16. Just think, in less than 2 weeks, we will enter Daylight Saving Time- for those who live in states that utilize this archaic standard. This sees to sum it up- Our Patriot Turners- Member @Thad posted a new project of some handles he was turning. Thad also asked our turners about making ferrules. The handles turned out fantastic! Check out the post here- @Ron Altier Started a discussion concerning using gloves while turning and if that practice was safe. Lots of thoughts and discussion followed- Ron also posted a question about "pressure turning". Our turners offered their opinions and some ideas. New member @doublej posted the most awesome mobile turner's tool station. Everything in one convenient place. Check out all the pix in his post and try not to slobber all over the tools in his shop- @HandyDan created some center pins for his live tailstock center. While doing some research he came across interesting information on Morse Tapers. Check out Dan's post for all the details- @Gerald continues to work on his Offering Plates> He continues his post about the design. Read more comments about this project- Gerald also posted some of the off-center turnings he made with his new off-center chuck. These certainly are gorgeous.- See more of what Gerald has done in his post- What’s Coming Up- Click on the above image for the link to more information and registration. For The Newbies- I regularly receive emails from Cook Woods. Included in one was this link to an article from Woodturning. If you are considering turning pens from kits, there is some good information here. https://www.woodworkersinstitute.com/wood-turning/techniques/beginners-guides/20-steps-to-turning-better-pens/ Expand Your Horizons- @Stick486 gave us a heads up on this Turning Club's site. Check out the gallery page. There are some absolutely beautiful pieces- https://www.gvwg.ca/ Recently we have seen River Tables being built. Patriot member @Gene Howe created a beautiful table a while back. Our friends from Easy Wood Tools ( @Jim from Easy Wood Tools ) recommended a video on making a "River Mallet". Check out the use of those fantastic Easy Wood Tools and chuck! New Turning Items- The folks at Wood Turners Wonders are offering a line of CA glues and epoxy from Stick Fast. I have not tried them. Looks like they have quite a few options. https://woodturnerswonders.com/collections/adhesives Everything Else- Last week, @Gerald asked how I cut the threads for the cones I made. Being the parsimonious (for @Gene Howe ) person I am, I decided to make the tap to cut the threads. I don't remember where I read about this idea but it works- Dremel tool and disk. The bolt matches the threads of the center. Grind flutes, I made 4 flutes Drill the hole- In this case, I didn't have the correct sized bit to get the best bite on the threads but it was pretty close- Slowly thread the "tap" into the hole backing off to break the chips. Tapped hole. The correct bit size for 3/4 x 10 threads 21/32" but the closest I have was a 3/4 forstner bit. The threads don't have quite as much "meat" to them but it works OK. I've also made wooden chucks for the headstock in the same manner. My lathe has a 1" x 8 spindle and I was lucky enough to find a used tap and had the correct bit size. You can see the threads look "deeper" While I was playing, I finally set up a way to keep some of the chuck jaws and tools handy. A Harbor Freight magnet bar! Go HF!! Safe turning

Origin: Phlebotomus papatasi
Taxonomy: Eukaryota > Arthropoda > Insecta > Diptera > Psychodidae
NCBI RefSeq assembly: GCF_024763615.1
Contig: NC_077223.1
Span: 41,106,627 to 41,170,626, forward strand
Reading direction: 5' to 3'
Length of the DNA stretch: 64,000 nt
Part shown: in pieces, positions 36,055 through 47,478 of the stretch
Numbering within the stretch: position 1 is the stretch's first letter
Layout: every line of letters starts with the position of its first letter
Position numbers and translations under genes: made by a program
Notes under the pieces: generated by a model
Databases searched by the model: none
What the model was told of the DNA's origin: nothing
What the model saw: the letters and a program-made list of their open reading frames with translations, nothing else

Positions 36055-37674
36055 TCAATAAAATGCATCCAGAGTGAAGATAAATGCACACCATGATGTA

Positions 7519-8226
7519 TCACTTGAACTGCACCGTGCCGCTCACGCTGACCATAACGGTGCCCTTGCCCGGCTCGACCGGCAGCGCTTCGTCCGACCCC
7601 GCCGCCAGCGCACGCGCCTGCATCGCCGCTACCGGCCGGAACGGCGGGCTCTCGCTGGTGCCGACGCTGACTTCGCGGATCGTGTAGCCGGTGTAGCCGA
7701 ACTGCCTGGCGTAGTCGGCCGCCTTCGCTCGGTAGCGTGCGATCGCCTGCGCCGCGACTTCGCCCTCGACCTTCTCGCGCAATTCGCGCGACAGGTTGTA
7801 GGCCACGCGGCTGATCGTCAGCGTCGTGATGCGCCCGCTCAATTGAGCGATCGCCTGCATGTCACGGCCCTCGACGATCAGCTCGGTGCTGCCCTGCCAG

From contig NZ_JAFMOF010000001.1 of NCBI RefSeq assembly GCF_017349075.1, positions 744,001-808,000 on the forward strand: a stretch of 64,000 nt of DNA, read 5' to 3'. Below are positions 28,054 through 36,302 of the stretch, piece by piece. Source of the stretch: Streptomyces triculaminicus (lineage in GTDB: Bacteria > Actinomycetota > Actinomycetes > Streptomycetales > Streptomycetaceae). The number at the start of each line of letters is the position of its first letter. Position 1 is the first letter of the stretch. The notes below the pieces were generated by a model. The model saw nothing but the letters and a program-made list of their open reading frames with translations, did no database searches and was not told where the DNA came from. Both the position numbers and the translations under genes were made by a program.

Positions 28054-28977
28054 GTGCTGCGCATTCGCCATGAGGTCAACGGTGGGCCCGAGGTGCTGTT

17. This is my wife's favorite cooking pot. It has got to be 75+ years old. She got it from her aunt many years ago. The handle has rotted away and she wants it replaced. Not a big deal, however I have some thoughts about the wood and type finish I should use. I should use hardwood for sure, I am concerned about the finish. Maybe an oil? varnish? What would you use around heat and food?
  18. Found this hammer head at an estate sale and bought it for the novelty of it. I have this hammer and thought I may be able to share the handle with is and treat it as a kit. They both have 3/8" fine threads but the screw driver was too long for the new ball peen head. There is only 2" hollowed out in the stem so I decided to make a handle for it. I found this piece of brass from a candle stick I saved from a previous project. As luck would have it it had 3/8" fine threads already in the end of it. Stuff does go right sometimes. Mounted it on the metal lathe and turned it down to 7/16". Found a suitable piece of Mahogany, drilled it and epoxied the two together. Turned it on the wood lathe and gave it a CA finish. Cut the head off a fine thread bolt to use as a connector to mate the hammer head and handle together. Then I got the idea to cut a tip off a Phillips screw driver, drill a hole in the 3/8" connector and mate the two together. So now the handle has a Phillips screw driver when twisted apart. I enjoy piddling around with projects like this. Gets the creative juices flowing.
  19. Hey Folks, One of out members is trying to find some plans, or assistance, in making a drawer handle. Our member, Pat Meeuwissen (http://thepatriotwoodworker.com/user/2585-pat-meeuwissen/) is trying recreate this handle- Can anyone steer him in the right direction?? Thanks!